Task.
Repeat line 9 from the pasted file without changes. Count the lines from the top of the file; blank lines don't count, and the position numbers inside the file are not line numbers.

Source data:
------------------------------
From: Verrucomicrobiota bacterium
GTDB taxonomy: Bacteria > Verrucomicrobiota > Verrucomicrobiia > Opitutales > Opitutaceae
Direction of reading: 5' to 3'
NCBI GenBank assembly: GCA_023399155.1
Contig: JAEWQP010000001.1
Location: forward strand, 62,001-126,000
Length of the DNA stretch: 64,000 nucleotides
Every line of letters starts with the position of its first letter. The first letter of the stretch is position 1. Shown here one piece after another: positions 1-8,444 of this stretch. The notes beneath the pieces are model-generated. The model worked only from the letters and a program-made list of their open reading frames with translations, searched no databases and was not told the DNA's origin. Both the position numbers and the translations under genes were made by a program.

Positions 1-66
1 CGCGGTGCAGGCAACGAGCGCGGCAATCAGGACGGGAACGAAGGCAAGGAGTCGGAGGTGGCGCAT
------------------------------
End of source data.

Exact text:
Positions 1-66